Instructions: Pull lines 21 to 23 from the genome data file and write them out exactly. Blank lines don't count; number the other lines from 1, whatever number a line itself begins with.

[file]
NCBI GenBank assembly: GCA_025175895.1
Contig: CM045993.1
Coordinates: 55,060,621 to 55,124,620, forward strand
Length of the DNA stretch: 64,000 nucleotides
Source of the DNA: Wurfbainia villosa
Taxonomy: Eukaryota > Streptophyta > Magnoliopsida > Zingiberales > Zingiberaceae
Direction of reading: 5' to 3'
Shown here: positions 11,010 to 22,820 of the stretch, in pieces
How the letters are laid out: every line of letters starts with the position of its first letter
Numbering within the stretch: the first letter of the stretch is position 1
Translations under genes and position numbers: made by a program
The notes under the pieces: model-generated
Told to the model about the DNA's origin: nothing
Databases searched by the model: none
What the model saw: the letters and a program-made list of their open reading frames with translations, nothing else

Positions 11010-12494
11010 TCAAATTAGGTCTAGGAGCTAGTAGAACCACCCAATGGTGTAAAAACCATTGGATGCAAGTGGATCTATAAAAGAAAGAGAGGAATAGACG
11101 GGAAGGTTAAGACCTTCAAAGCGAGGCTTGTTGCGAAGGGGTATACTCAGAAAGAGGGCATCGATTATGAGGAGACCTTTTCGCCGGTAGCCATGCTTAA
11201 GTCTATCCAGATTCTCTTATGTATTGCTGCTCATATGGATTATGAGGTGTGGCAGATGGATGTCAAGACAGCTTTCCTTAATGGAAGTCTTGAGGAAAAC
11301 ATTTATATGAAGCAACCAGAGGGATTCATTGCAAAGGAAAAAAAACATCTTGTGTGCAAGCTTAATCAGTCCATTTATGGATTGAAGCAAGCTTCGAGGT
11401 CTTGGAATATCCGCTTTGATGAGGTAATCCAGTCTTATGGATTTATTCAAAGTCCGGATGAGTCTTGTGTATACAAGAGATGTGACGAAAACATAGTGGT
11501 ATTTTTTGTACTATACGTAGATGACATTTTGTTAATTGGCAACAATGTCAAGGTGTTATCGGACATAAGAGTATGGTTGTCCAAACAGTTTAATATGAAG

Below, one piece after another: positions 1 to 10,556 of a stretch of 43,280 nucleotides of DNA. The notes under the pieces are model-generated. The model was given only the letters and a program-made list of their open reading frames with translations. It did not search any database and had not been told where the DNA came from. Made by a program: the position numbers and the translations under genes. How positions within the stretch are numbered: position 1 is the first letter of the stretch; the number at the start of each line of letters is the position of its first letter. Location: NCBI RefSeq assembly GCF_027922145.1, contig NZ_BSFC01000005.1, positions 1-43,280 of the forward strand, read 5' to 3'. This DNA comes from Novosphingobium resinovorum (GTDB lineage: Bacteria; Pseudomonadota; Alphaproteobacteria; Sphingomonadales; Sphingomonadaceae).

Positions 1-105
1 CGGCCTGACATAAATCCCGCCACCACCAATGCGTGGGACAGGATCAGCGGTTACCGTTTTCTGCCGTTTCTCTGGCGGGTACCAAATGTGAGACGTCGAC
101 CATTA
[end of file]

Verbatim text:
11401 CTTGGAATATCCGCTTTGATGAGGTAATCCAGTCTTATGGATTTATTCAAAGTCCGGATGAGTCTTGTGTATACAAGAGATGTGACGAAAACATAGTGGT
11501 ATTTTTTGTACTATACGTAGATGACATTTTGTTAATTGGCAACAATGTCAAGGTGTTATCGGACATAAGAGTATGGTTGTCCAAACAGTTTAATATGAAG

Below, one piece after another: positions 1 to 10,556 of a stretch of 43,280 nucleotides of DNA. The notes under the pieces are model-generated. The model was given only the letters and a program-made list of their open reading frames with translations. It did not search any database and had not been told where the DNA came from. Made by a program: the position numbers and the translations under genes. How positions within the stretch are numbered: position 1 is the first letter of the stretch; the number at the start of each line of letters is the position of its first letter. Location: NCBI RefSeq assembly GCF_027922145.1, contig NZ_BSFC01000005.1, positions 1-43,280 of the forward strand, read 5' to 3'. This DNA comes from Novosphingobium resinovorum (GTDB lineage: Bacteria; Pseudomonadota; Alphaproteobacteria; Sphingomonadales; Sphingomonadaceae).